Malaysia is currently celebrating a milestone victory in progress towards preventing preventable diseases in babies. It has become the first country in the Western Pacific region to eliminate mother-to-child transmission of both HIV and syphilis.

Malaysia was one of the early global adopters of the program Prevention of Mother-to-Child Transmission (PMTCT) for HIV and syphilis, starting antenatal screening in 1997. Today, services are fully integrated within Malaysia’s Family Health Programs, and testing is provided free of charge. Virtually all women have access to quality health services including contraception and birth assisted by skilled healthcare workers. This programming strategy has dramatically reduced the number of babies born with either syphilis or HIV and is compatible with global elimination criteria.

Transmission of HIV can occur from an HIV-positive woman to her child during pregnancy, childbirth and breastfeeding. This type of transmission accounts for the vast majority of new HIV infections in children, and remains a significant challenge for low- and middle-income countries in breaking this cycle of transmission. However, Malaysia has made great progress through the PMTCT programs.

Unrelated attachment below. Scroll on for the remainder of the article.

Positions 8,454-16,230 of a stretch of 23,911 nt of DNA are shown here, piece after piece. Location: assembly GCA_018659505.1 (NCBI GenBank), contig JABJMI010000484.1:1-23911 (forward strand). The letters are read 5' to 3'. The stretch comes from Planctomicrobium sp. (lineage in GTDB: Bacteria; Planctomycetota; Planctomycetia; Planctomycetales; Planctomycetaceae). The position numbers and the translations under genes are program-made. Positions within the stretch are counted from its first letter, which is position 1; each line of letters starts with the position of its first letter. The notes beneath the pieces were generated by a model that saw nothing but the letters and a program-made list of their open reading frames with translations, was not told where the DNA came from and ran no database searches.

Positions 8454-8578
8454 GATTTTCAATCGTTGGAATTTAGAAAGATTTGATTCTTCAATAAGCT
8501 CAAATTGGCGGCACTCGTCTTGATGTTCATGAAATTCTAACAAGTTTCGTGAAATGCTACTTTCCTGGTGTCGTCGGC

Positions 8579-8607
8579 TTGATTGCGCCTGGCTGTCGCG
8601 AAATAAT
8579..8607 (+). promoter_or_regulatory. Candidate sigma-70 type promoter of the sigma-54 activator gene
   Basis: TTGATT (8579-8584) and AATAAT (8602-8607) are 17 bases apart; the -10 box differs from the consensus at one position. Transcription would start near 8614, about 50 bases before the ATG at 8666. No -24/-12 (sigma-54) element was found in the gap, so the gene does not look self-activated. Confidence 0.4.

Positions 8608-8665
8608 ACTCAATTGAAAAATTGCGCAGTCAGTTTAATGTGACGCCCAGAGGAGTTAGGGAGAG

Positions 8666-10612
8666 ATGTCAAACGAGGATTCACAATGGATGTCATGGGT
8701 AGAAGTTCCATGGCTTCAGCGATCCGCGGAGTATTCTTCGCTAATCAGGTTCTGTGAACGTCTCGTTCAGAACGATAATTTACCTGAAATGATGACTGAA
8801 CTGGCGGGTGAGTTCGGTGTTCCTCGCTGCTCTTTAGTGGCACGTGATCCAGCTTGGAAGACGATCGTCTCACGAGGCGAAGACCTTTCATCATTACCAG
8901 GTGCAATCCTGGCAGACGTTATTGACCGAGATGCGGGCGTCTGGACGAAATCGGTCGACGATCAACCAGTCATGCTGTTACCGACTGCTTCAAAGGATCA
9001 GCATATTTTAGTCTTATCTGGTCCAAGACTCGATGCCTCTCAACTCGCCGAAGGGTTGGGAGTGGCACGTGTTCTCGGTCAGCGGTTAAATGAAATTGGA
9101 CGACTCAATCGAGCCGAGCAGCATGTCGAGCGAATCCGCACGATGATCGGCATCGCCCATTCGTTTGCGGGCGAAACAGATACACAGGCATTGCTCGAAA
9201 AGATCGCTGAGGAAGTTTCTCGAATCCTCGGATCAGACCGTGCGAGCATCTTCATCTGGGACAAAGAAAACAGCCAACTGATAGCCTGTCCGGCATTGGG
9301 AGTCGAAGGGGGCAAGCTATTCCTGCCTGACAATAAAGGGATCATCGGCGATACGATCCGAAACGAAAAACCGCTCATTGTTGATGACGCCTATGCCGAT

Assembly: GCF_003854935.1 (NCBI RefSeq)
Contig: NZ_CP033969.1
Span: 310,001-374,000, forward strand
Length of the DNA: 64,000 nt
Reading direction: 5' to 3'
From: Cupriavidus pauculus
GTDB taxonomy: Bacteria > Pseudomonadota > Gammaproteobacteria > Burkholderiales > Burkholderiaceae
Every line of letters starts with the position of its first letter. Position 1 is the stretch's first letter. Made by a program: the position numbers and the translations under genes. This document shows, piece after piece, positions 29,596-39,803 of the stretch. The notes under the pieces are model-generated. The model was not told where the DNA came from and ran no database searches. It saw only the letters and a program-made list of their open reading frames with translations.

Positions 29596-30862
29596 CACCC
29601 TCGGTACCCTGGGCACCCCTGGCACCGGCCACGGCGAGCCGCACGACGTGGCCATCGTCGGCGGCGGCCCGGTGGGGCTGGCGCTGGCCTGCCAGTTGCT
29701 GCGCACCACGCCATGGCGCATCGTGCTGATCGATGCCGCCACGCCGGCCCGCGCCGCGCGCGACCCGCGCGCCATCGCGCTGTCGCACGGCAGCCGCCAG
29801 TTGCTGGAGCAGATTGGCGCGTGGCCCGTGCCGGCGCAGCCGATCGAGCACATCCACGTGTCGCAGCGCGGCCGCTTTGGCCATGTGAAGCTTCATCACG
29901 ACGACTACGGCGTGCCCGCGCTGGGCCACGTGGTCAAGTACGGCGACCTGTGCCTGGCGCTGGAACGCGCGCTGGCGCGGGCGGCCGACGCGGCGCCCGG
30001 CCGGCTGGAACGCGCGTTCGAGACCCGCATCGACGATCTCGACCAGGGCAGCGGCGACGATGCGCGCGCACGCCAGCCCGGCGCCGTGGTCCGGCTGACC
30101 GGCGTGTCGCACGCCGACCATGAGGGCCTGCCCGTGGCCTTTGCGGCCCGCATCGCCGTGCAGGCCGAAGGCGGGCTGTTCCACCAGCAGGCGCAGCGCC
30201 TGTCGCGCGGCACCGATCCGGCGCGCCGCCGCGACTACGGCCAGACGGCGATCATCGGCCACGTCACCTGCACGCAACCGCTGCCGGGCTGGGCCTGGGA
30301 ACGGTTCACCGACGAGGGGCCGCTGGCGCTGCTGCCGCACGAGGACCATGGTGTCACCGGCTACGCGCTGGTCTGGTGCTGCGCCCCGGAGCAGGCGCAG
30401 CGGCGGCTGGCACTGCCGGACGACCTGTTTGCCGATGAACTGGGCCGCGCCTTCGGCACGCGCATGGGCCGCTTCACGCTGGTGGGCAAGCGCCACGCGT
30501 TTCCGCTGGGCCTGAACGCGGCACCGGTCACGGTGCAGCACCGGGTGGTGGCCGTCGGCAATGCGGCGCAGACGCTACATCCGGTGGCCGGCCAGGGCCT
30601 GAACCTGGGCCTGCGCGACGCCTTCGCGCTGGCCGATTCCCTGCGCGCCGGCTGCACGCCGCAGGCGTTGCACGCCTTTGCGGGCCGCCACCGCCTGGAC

Prevention of mother-to-child transmission (PMTCT) programs provides ART to HIV-positive pregnant women to stop their infants from acquiring the virus. Without treatment, the likelihood of HIV passing from mother-to-child is 15% to 45%. However, ART and other effective PMTCT interventions can reduce this risk to below 1%.

“Achieving elimination is not the end of our struggle to ensure every Malaysian child starts life healthy and free of HIV and syphilis,” said Malaysia’s Minister of Health, Dr Dzulkefly Ahmad. “It’s the beginning of a never-ending journey to provide exceptional quality of care to prevent all infections that pass from mother to child. The next target we’re aiming for is hepatitis B. It is my sincere hope that this program, which is a source of national pride and importance, shall be further enhanced in the years to come through constant engagement with civil society and strong political support.”

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